The Pennsylvania Supreme Court recently delivered a ruling that forbids police from taking a blood sample to test for DUI from an unconscious suspect. The decision is not surprising because it appears to parallel U.S. Supreme Court decisions in drunk driving cases. It is a Fourth Amendment violation for authorities to conduct a search in that manner.
It is also tantamount to compelling an individual to relinquish the privilege against self-incrimination by forcing a blood test without consent. The state has an implied consent law that implies that a drunk driving suspect has given consent. However, the individual can refuse consent under penalty of losing his or her license for a specified time. That is a common statutory pattern seen in most state DUI laws and driver's licensing regulations.
In the reported case, the police arrested a man for suspicion of drunk driving in Dec. 2012. The operator was driving erratically, according to the police. They pulled him over and observed slurred speech and the odor of alcohol on his breath. After the arrest, the suspect was taken to a hospital where he passed out after receiving medication. The officer could not communicate with him, and he consequently directed the hospital staff to draw a blood sample.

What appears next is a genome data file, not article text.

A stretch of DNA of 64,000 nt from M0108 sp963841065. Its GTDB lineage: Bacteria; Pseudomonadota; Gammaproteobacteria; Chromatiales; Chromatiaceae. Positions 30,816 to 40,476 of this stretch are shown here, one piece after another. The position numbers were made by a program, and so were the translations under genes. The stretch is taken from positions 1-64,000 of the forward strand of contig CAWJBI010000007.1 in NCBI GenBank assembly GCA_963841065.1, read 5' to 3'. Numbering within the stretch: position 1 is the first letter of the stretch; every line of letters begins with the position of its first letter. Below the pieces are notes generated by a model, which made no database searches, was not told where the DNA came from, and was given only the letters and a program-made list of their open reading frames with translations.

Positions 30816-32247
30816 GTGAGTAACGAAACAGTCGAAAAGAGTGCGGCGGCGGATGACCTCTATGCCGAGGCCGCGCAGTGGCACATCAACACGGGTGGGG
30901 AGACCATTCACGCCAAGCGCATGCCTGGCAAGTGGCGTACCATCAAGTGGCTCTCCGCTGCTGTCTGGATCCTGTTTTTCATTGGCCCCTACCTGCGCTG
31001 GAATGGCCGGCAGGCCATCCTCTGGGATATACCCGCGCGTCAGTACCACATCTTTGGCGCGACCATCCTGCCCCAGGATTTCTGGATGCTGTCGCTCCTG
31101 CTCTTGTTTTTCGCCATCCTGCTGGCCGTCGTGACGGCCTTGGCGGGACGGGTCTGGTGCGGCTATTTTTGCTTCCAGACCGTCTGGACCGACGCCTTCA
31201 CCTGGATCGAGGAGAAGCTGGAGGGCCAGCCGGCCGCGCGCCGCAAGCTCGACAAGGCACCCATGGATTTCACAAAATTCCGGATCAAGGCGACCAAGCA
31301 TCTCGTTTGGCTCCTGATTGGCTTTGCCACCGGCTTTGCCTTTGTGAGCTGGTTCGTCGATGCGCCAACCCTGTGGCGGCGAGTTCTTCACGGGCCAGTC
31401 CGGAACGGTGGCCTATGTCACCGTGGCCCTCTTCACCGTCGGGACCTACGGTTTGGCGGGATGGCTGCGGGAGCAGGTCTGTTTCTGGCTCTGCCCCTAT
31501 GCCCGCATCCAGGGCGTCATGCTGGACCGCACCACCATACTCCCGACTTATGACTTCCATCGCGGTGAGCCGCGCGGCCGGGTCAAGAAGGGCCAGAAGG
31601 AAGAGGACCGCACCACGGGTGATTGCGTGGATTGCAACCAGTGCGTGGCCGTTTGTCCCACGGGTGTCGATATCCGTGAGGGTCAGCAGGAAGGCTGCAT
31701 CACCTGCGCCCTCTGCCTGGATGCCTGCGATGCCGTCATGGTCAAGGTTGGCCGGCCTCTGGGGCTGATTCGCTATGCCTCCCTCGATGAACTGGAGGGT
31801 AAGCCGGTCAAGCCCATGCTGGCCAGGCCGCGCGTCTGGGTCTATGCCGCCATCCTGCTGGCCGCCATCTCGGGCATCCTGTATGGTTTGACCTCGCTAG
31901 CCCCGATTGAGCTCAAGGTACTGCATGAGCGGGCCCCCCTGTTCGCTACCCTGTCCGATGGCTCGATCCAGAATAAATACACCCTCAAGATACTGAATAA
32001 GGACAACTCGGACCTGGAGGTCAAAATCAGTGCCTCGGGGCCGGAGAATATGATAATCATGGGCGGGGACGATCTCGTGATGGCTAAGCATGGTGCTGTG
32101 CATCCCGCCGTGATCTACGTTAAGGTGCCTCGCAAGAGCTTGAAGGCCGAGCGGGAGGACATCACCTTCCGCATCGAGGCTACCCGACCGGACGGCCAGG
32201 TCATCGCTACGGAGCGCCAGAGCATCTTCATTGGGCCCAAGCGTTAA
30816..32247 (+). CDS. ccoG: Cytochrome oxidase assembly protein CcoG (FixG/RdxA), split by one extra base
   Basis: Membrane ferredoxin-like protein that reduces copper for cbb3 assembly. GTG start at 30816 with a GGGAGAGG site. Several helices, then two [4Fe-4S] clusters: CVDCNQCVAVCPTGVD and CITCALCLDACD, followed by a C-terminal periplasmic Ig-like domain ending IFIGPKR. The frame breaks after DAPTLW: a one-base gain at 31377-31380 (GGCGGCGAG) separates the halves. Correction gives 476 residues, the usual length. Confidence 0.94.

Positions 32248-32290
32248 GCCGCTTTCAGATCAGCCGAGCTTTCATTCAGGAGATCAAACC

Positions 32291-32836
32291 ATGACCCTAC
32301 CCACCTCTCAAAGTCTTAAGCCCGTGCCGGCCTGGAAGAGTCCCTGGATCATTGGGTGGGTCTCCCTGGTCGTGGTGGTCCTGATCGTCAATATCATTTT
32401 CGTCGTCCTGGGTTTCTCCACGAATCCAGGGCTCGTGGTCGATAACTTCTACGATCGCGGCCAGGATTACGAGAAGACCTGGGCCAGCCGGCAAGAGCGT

The defendant later filed a motion to suppress that sample. That motion was granted by the lower court and affirmed by the Superior Court. The Pennsylvania Supreme Court affirmed the Superior Court's decision. The decision did not rule out taking blood in that situation, but the courts made it clear that the officer could have obtained a search warrant prior to drawing blood. The warrant would have reasonably issued if the authorities could show probable cause of drunk driving, which was established by virtue of the observations of police before and after stopping the suspect.
Source: fox43.com, "PA Supreme Court: Police must obtain search warrant to draw blood from unconscious DUI suspects", Sean Naylor, July 19, 2017